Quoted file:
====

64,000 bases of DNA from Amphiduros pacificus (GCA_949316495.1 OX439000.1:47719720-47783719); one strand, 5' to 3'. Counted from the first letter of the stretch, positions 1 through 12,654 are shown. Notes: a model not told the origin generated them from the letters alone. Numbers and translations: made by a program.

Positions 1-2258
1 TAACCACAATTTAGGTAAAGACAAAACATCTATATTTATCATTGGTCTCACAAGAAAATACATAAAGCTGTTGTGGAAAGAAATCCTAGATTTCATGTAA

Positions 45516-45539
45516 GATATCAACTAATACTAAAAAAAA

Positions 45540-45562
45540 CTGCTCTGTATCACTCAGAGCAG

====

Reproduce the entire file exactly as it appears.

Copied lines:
64,000 bases of DNA from Amphiduros pacificus (GCA_949316495.1 OX439000.1:47719720-47783719); one strand, 5' to 3'. Counted from the first letter of the stretch, positions 1 through 12,654 are shown. Notes: a model not told the origin generated them from the letters alone. Numbers and translations: made by a program.

Positions 1-2258
1 TAACCACAATTTAGGTAAAGACAAAACATCTATATTTATCATTGGTCTCACAAGAAAATACATAAAGCTGTTGTGGAAAGAAATCCTAGATTTCATGTAA

Positions 45516-45539
45516 GATATCAACTAATACTAAAAAAAA

Positions 45540-45562
45540 CTGCTCTGTATCACTCAGAGCAG